Quality Instruments: Shopping the World Wide Web
Today is the age of global shopping. We as consumers are no longer bound to purchase items from local businesses or even major chain department stores in our community. We can now purchase world wide and have pretty much anything we want shipped conveniently to our doorstep.
How can we guarantee that we are getting a quality product, especially if we don’t have a great deal of experience with the product for which we are shopping? The simple answer to this questions is, we can’t, but this wouldn’t be a good blog if we just left you hanging with that answer. Here are some shopping tips for purchasing an instrument on the web.
If it comes in purple…don’t buy it! There are many mass made, low quality instruments available for sale on the web at fantastic prices. Many will offer instruments in various colors such as purple, blue, pink, etc. These instruments are constructed with low quality materials and are typically not made well (even the “normal” colored versions). Reputable instrument repair shops will not work on these instruments because replacement parts are not available and the quality of the instrument is so poor that repairs that are made typically don’t hold. Purchase these instruments at your own peril and know that if the instrument ever needs repair you will probably need to replace the instrument completely.
Ask your music teacher or other professionals. Your teacher or your student’s music teacher are a great resource for instrument purchase guidelines. They will be able to tell you the name brands to choose from and typically ones to stay away from as well. They make these recommendations based on their personal classroom experiences with the various instrument brands over the years.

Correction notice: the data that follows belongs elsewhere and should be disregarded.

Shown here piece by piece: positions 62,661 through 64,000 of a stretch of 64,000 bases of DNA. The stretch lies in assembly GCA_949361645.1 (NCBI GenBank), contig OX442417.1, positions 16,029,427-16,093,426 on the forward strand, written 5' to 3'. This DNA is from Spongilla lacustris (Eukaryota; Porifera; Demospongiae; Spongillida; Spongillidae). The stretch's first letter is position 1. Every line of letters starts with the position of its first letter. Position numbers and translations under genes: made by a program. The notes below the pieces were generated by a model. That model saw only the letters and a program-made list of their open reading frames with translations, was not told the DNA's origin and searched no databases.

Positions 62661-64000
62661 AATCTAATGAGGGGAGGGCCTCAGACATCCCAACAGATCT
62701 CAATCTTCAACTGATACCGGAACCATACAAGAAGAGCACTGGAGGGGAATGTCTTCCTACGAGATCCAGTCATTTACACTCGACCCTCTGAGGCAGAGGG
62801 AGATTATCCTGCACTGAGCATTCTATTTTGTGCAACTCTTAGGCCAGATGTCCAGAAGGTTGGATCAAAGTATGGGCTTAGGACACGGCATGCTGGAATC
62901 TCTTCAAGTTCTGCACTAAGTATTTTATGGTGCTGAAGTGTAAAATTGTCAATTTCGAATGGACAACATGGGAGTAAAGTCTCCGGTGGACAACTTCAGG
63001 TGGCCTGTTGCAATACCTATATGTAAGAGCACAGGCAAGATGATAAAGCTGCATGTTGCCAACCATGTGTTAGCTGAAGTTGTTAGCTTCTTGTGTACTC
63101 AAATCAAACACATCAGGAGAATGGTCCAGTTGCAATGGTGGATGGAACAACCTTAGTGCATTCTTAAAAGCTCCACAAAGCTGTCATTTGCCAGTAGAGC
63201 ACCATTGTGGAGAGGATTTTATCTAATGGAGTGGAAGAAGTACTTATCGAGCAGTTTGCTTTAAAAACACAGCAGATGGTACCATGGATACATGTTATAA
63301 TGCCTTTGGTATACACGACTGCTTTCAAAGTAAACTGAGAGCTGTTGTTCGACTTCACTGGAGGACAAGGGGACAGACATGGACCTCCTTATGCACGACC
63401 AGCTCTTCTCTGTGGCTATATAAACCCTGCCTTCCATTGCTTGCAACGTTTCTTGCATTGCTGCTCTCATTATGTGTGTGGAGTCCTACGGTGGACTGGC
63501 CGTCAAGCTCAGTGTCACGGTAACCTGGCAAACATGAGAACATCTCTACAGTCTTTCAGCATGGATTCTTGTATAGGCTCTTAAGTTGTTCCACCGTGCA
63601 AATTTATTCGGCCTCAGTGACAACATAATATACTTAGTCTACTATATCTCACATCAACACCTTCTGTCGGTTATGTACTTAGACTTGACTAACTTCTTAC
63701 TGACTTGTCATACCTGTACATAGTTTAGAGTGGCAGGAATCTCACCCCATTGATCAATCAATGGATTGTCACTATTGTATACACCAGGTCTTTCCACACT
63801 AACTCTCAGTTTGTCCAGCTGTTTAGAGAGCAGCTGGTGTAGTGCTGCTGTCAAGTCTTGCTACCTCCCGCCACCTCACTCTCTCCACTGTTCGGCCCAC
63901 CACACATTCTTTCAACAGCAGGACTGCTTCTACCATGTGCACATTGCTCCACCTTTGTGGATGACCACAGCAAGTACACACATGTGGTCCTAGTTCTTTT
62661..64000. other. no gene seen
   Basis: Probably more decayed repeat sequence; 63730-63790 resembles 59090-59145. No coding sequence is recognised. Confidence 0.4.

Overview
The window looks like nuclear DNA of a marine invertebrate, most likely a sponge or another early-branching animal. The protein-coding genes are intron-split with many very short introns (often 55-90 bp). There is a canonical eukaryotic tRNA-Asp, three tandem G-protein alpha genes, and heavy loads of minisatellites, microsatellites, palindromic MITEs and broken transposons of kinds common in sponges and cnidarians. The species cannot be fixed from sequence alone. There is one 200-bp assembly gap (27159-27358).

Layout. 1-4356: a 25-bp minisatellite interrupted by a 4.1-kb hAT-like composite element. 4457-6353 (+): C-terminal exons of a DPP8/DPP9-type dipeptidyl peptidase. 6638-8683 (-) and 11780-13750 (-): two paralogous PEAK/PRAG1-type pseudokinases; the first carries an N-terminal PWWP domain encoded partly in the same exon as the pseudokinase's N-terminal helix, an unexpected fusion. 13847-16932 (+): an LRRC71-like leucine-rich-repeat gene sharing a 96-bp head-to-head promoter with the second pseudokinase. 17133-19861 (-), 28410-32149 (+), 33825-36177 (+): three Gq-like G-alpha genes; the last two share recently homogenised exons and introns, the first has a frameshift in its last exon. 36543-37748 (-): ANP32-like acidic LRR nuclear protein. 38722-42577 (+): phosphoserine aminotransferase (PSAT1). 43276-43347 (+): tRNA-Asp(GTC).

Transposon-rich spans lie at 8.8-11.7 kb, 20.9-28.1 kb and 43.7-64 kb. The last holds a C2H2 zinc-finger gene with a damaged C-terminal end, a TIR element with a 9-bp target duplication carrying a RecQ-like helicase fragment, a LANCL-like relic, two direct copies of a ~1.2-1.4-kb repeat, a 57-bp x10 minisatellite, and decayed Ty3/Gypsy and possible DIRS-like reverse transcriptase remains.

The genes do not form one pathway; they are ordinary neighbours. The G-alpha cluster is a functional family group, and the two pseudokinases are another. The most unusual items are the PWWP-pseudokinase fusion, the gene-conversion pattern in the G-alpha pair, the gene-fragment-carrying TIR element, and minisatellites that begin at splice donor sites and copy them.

Check with your local music store. We are here to serve you and to be a great resource for you so that we can earn your business. We strive to provide quality products at a great price so that you or your student can achieve your potential.
Test play the instrument. Looking to purchase a used instrument from the web? Have a professional musician play the instrument or take it to a local instrument repair shop before making the purchase (or within the return timeframe) to see what kind of repairs it may need. That $50 clarinet may look like a great deal, but when you have to spend $200 in repairs to get the instrument to function properly it’s not such a great deal after all.
Have an online instrument purchase experience? Tell your story in the comments below.